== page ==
Highway design impacts new courthouse

Published 10:59 am Friday, August 10, 2012

WINTON – As Hertford County officials move forward with plans to construct a new courthouse and county administrative building on the outskirts of Winton, improvements are in the works for US 158 between Winton and Murfreesboro.

That latter project has caused some concerns among county officials in regards to driveway access to the new judicial/office complex.

The design-build of the scheduled widening (two-to-four lanes) of US 158 in front of where the new courthouse will be constructed is already underway.

“Upon review of the design by myself, the Sheriff (Juan Vaughan) and local DOT officials, we are concerned on how the road is designed as it relates to what we think the increased traffic is going to be out there once the new courthouse is built,” Hertford County Manager Loria Williams told the local board of commissioners at their Aug. 6 meeting.

Williams said the increased number of vehicles accessing the property would not only be those conducting business or employed at the courthouse, but others as well.

“I don’t need to remind you that we’re also building our new county administrative office adjacent to the new courthouse, so that increases the traffic volume,” Williams noted. “Add to that the fact that the DA’s (District Attorney) office as well as the Child Enforcement Office will be located within the new courthouse.”

Williams said it’s nearly impossible to accurately predict what that traffic volume will be, especially on court days.

“The number of vehicles assessing and exiting the property will be quite significant on any given weekday,” Williams said. “They (DOT) have designed turn-arounds (where a vehicle has to travel in one certain direction before using a lane cut through the median to turn in the other direction) on 158 that are of great concern to me and others.”

In speaking with DOT Division One Resident Engineer Jerry Jennings, Williams said for local officials to get to the table to speak with DOT brass about her concerns, the county would have to present traffic count information for consideration of a possible change in the road’s design. She added that a traffic count study would also be needed if the county suggests to DOT that a stoplight would be beneficial at the main driveway entrance to the courthouse.

However, the cost of a traffic study falls on the county. Williams presented the commissioners with a proposal from SEPI Engineering & Construction, Inc. of Raleigh. For an $8,000 fee that firm will analyze traffic flow, during peak hours, at the intersections at or near the property where the new courthouse will be built as well as at the current courthouse and county office building in Winton.

Another option, according to Williams, is to use the services of the Rural Planning Association, a voluntary organization of representatives of the counties of Bertie, Halifax, Hertford and Northampton, the municipalities within those counties, and NCDOT.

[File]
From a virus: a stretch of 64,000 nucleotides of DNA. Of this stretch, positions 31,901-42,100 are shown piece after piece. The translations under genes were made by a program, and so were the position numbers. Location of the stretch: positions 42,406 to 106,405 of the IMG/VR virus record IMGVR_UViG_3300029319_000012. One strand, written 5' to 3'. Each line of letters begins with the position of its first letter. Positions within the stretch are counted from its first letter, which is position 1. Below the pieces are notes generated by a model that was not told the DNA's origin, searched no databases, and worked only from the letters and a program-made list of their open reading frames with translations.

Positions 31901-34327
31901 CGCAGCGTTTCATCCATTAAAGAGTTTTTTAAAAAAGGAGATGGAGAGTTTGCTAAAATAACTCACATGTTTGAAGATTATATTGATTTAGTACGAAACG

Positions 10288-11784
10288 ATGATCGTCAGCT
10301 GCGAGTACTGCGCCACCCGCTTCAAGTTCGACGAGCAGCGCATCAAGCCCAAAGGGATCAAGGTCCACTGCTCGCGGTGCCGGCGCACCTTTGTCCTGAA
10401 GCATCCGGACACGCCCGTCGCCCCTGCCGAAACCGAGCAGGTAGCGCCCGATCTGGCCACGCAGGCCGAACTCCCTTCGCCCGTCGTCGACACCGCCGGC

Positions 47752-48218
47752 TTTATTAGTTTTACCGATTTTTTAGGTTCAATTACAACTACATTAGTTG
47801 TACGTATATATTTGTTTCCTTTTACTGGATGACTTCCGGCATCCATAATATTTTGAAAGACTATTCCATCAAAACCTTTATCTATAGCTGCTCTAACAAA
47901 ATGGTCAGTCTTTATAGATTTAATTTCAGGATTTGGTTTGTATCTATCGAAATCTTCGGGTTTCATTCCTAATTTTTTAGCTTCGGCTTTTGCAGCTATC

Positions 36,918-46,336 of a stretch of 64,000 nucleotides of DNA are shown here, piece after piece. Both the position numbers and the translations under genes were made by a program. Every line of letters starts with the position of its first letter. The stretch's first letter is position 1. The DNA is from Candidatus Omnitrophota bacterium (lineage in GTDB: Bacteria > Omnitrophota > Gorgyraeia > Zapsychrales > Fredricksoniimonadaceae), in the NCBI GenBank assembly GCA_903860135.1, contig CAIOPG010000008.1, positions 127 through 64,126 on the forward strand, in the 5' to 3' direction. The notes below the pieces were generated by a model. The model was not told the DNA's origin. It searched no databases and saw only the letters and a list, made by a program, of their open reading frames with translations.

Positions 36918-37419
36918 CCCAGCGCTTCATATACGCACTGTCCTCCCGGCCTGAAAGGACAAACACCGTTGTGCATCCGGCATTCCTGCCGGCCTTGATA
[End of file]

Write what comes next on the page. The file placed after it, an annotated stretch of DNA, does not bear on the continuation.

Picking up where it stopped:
“That may work out, but what really concerns me is the fact that we will not know what the flow of traffic will be once the new courthouse and county office opens out there,” Williams said. “They’ll have to be doing a lot of traffic counts in a lot of different places, namely right here on King and Taylor streets in Winton; the foot traffic at the DA and Child Enforcement office over in Ahoskie and the existing traffic out by the new courthouse site.”

Another concern for Williams is having the traffic count study performed quickly.

“DOT has said that the design of the (US 158) project is 98 percent complete,” Williams stressed. “We need to know which option we need to take in order to get this study done and in the hands of those making the decisions on the design of the road.”

Commissioner Howard Hunter III asked if the RPO would charge a fee to conduct the study.

“If there is one I would guess it would be minimal,” Williams answered.

Commissioner Johnnie Ray Farmer, a Hertford County representative on the RPO Board, said that group was scheduled to meet Aug. 9 and he could hopefully learn more about how they could assist in this traffic study.

“I say let’s find out what the RPO Board can do for us and move forward from there,” Commission Chairman Curtis Freeman suggested.

In the meantime, Williams recommended writing a letter to DOT to give them a heads-up of the county’s concern about the design of the road as it impacts the entrance to the new courthouse.

“This is something we can’t wait around on,” Williams said.

Commissioner Bill Mitchell suggested that county officials need to contact Senator Clark Jenkins, a Tarboro legislator who will represent Hertford County in a newly created district.

“If I can get a couple of you commissioners together with the interested parties, perhaps we can do this before our next meeting (Monday, Aug. 20),” Williams said.

“I’d like for him (Jenkins) to see the totality of what’s going on (with the new courthouse project),” said Freeman. “I’m sure he’s not up to speed on this project as it relates to the highway project and the new building project.”

Freeman said he would also like to see an up-to-date map regarding the changes DOT has made to the highway improvement project.

About Cal Bryant

Cal Bryant, a 40-year veteran of the newspaper industry, serves as the Editor at Roanoke-Chowan Publications, publishers of the Roanoke-Chowan News-Herald, Gates County Index, and Front Porch Living magazine.

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